Talks drag on as French rail unions and government lock horns on services' future

Talks drag on as French rail unions and government lock horns on services' future
By Robert Hackwill
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Rolling strikes continue as talks grind on with unions determined to preserve the SNCF's public service ethos.


Signs of a possible compromise have come out of talks between French rail unions and the government as strikes continue, with the prime minister telling leaders he expects the debt-ridden SNCF rail company to reach financial breakeven by 2022. and promising to make announcements on the issue before the end of May.

"For us, there is no debate, the strike will carry on. Today, the positive aspect of this meeting is that we are meeting with the person who makes decisions, so we are maybe finally going to get answers to the questions we've not stopped asking over the past month and a half or two months," said the CGT union's rail worker division head, Laurent Brun.

France's rail network struggles with debt and consumer demands to maintain sometimes loss-making services on its vast network.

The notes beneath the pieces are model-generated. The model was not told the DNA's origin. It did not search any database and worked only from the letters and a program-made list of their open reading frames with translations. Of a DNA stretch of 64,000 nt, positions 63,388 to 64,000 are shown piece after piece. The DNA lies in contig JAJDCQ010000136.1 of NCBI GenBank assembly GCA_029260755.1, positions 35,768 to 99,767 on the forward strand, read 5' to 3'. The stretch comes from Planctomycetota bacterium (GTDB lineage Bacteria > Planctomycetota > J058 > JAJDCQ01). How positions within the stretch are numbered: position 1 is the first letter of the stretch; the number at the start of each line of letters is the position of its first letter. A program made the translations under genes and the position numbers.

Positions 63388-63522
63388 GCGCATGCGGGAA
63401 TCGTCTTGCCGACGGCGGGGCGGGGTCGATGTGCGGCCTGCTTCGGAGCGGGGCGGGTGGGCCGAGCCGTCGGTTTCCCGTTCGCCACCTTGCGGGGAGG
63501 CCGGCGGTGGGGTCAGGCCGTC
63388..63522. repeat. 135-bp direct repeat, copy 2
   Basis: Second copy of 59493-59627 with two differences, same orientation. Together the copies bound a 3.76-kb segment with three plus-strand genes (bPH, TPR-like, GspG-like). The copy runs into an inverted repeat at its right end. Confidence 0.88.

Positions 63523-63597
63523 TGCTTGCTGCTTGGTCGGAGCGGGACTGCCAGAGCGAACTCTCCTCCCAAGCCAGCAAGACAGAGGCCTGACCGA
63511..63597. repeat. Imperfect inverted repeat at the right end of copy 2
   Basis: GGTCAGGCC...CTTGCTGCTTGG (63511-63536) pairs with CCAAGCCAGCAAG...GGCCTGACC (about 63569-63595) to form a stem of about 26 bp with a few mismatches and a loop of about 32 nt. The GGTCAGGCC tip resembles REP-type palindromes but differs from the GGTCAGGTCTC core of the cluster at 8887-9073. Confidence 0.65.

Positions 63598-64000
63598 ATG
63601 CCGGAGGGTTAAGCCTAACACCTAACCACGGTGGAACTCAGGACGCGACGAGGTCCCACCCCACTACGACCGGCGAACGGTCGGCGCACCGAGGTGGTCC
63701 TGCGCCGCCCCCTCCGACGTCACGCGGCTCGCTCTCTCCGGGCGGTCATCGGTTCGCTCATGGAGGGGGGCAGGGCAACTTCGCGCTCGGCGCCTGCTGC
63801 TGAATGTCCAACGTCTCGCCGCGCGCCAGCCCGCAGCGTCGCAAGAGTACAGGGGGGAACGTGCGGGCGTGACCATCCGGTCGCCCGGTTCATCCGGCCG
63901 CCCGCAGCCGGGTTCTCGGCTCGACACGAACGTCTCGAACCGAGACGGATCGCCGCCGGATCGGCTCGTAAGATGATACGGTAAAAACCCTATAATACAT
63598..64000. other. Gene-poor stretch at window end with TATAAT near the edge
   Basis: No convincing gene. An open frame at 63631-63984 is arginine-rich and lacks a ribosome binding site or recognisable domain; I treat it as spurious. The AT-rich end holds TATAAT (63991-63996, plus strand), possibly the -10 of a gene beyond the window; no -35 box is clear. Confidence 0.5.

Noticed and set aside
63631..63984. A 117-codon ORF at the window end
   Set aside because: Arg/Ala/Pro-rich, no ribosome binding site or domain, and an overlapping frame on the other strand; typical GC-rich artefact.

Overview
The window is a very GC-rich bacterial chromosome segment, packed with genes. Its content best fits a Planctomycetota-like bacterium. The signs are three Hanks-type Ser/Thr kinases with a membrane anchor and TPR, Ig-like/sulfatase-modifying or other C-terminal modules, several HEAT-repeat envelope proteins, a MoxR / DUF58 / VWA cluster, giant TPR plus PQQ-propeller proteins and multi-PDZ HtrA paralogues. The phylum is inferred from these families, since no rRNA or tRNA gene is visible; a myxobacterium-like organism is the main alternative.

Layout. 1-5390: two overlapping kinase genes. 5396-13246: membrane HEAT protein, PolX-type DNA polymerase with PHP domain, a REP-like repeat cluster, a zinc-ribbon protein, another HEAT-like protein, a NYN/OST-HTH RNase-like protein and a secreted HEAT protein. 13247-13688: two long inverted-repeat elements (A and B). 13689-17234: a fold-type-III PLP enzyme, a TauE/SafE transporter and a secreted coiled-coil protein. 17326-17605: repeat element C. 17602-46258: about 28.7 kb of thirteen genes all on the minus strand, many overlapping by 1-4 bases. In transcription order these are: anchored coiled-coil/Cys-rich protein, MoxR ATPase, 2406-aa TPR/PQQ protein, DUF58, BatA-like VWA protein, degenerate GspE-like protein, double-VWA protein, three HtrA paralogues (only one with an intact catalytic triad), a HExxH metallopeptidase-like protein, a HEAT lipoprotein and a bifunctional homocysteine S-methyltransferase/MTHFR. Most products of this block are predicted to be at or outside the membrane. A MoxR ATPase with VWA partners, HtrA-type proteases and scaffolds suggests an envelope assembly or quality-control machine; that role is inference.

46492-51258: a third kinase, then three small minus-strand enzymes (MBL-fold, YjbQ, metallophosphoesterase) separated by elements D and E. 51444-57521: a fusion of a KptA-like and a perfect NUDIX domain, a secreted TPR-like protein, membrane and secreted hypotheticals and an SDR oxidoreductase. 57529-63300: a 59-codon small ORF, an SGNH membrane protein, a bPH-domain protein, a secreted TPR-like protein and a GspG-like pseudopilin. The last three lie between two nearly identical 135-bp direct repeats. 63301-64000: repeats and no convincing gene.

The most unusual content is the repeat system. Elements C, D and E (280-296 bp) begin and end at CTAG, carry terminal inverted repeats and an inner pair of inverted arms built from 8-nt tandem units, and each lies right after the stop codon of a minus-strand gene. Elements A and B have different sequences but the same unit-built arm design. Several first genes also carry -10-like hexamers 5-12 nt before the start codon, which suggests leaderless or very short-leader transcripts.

"We have no precise amount regarding the taking over of the debt. We have a schedule that will stretch from January 1, 2020 to 2022, with a gradual and substantial take over, which would enable the financial breakeven of the SNCF by 2020," said the UNSA union railway workers Secretary-General Roger Dillenseger.

Railway deregulation, say government critics, is a front for a planned privatisation of French railways, which they say has failed in Great Britain and Germany and led to higher prices and lower safety standards.

They also criticise how the Macron government has presented its case and insist that failing to maintain the railways' public service ethos will lead to cuts in services, more rural isolation, and job losses. They are arguments that have found an echo on the streets.

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